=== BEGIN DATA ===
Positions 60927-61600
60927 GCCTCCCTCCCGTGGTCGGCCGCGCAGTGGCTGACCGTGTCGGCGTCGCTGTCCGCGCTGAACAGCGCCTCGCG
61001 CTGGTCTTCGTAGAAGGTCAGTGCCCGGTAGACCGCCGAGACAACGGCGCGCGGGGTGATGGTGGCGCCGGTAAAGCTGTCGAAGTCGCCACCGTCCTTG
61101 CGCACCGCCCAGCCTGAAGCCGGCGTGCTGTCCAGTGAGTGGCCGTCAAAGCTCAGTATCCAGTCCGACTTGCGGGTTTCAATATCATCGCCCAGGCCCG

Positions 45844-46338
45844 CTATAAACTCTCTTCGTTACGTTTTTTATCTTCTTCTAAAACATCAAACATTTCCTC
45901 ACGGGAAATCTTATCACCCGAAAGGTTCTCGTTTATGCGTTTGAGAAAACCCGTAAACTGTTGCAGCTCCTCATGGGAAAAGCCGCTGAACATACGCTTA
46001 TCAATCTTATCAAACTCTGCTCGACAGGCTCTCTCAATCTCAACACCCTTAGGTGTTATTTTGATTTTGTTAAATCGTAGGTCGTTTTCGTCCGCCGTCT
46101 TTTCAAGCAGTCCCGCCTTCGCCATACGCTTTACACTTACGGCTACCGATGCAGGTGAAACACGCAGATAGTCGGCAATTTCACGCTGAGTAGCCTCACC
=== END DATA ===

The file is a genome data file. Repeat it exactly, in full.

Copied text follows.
Positions 60927-61600
60927 GCCTCCCTCCCGTGGTCGGCCGCGCAGTGGCTGACCGTGTCGGCGTCGCTGTCCGCGCTGAACAGCGCCTCGCG
61001 CTGGTCTTCGTAGAAGGTCAGTGCCCGGTAGACCGCCGAGACAACGGCGCGCGGGGTGATGGTGGCGCCGGTAAAGCTGTCGAAGTCGCCACCGTCCTTG
61101 CGCACCGCCCAGCCTGAAGCCGGCGTGCTGTCCAGTGAGTGGCCGTCAAAGCTCAGTATCCAGTCCGACTTGCGGGTTTCAATATCATCGCCCAGGCCCG

Positions 45844-46338
45844 CTATAAACTCTCTTCGTTACGTTTTTTATCTTCTTCTAAAACATCAAACATTTCCTC
45901 ACGGGAAATCTTATCACCCGAAAGGTTCTCGTTTATGCGTTTGAGAAAACCCGTAAACTGTTGCAGCTCCTCATGGGAAAAGCCGCTGAACATACGCTTA
46001 TCAATCTTATCAAACTCTGCTCGACAGGCTCTCTCAATCTCAACACCCTTAGGTGTTATTTTGATTTTGTTAAATCGTAGGTCGTTTTCGTCCGCCGTCT
46101 TTTCAAGCAGTCCCGCCTTCGCCATACGCTTTACACTTACGGCTACCGATGCAGGTGAAACACGCAGATAGTCGGCAATTTCACGCTGAGTAGCCTCACC